Little House In Ise


Doing It Right
October 26, 2007, 10:55
Filed under: Aikido | Tags: , , , ,

Along with hooking up the electricity, phone and making certain that the garbage didn’t pile up in the alley, finding a reputable dojo and instructor has been one of my must-do chores when moving house. I may need to do it again soon and the thought is a bit daunting.

Part of starting at a new dojo used to include preparing for the inevitable barrage of “That’s wrong” or at best “that’s not how we do X-waza / Y-nage here!” If I had grown comfortable with a technique as done in one school I would soon find that it was “wrong” in the new school. As a young man, I used to argue that the technique wasn’t wrong, it was just different. Eventually, I shut up and just did whatever the sensei did. Though this may seem obvious, it does take time to get past some egos — mine for example.

Getting passed ones own ego is critical to success! Don’t argue, just do. You are learning something new. Follow sensei’s lead. Do what sempai do. Learn the new and restrain your old habits.

Some think that there is a “right way” or at least there a “best way”. A lot of “this vs. that” arguments revolve around the assumption that there is a best way. What may be the “best” for a person of one size or shape may be exactly the wrong thing for people of other sizes. “Right”, on the other hand, should be the way that your sensei just showed you how to do it. Don’t get frustrated if the next time the technique is different! Just learn what your sensei shows you and learn what works for your body. You will progress.

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5 Comments so far
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Hello Eric,

I enjoyed reading through your weblog. Congratulations on the black belt! I have recently started learning aikido. Our sensei in fact makes an effort to demonstrate that the same technique can be adapted in different ways for different people.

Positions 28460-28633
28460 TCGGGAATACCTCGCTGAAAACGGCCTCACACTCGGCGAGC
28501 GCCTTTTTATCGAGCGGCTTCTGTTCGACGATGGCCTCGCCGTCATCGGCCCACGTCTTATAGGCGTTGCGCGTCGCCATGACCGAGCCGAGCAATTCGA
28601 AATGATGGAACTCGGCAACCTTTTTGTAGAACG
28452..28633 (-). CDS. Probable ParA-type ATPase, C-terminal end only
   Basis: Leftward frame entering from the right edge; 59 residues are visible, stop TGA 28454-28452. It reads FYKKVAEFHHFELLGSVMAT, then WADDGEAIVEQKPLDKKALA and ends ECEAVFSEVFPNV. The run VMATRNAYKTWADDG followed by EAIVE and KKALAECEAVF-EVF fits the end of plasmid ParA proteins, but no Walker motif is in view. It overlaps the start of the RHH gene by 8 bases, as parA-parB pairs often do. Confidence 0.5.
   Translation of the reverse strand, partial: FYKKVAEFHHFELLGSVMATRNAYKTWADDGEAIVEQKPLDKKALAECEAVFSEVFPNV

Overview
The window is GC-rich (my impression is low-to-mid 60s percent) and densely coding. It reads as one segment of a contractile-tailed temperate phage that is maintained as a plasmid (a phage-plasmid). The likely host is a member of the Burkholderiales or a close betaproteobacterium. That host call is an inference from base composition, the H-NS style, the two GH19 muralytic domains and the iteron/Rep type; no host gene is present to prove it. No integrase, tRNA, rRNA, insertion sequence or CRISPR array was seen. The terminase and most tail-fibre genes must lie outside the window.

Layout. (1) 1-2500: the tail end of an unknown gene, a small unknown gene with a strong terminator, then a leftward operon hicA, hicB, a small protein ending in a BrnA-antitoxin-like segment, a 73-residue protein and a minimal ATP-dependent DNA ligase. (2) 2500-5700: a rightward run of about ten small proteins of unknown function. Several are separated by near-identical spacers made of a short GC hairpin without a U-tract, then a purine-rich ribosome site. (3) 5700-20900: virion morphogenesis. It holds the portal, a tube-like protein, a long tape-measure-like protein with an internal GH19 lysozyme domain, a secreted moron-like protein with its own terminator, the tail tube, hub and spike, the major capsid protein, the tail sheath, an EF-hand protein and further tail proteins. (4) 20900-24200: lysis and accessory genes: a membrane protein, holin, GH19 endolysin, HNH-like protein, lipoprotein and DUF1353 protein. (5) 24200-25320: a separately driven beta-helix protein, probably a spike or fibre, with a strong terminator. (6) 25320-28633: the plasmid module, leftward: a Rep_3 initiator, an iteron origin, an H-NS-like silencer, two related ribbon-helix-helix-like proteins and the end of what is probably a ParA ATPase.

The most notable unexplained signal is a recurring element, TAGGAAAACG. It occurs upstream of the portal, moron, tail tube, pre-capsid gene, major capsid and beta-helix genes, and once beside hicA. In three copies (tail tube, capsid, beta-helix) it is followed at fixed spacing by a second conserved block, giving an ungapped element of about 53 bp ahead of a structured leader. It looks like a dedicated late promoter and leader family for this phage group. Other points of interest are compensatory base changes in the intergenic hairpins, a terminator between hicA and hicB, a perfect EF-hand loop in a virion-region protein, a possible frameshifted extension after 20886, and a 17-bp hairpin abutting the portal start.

And what you say about ego is very true. I find one of my hurdles to progress is ignoring the voice of the ego.

Comment by little cricket

Howdy little cricket,

Thank you! Getting there took almost 20 years but I did it. On to whatever the next steps are!
🙂
e.

Comment by Eric Holcomb

[…] be, “One true way”, that there is a best or at least correct way to do things? I have been down this path before on this blog and don’t care to repeat my thoughts in that regard, however, what might help is a better of […]

Pingback by What makes a basic technique, basic? « Little House In Ise

Great advice!

When I started beginner level “aikido gakkou” (合気道学校 初級) at Hombu Dojo I was both surprised and frustrated to find that the 2 teachers did several techniques differently. I thought that one of them must have been “right” and one of them “wrong”.

Now I’m slowly learning to accept that there can be different ways to do the techniques, and it’s actually a good thing to be exposed to the different techniques (and different teachers). In the end you’ll be able to take what works for you and build on it.

I see many (higher level) students seemingly ignoring what a teacher is saying/demonstrating in the class and continuing to do things their “old” way. Seems a shame to me. Maybe they’ve already tried it and decided it wasn’t for them?

As for me, I’m trying my best to do it whichever way the teacher on the day does, and see how it feels. After all, I’m only 3級, so in no position to know what’s “right” or “wrong”!

Comment by Andrew

Howdy Andrew,

Everybody gets stuck in ruts. Especially if you have been in the same rut for a long time. “Advanced students” can often be thought of people who are stuck in the same rut for so long they can no longer do anything but what they know. Sorry, I am having a cynical morning it seems.

I hope you continue to enjoy your training and maintain sufficient intellectual and physical flexibility to accept the many very different flavors of Aikido taught at Honbu.

Happy rolling!
e.

Comment by Eric Holcomb




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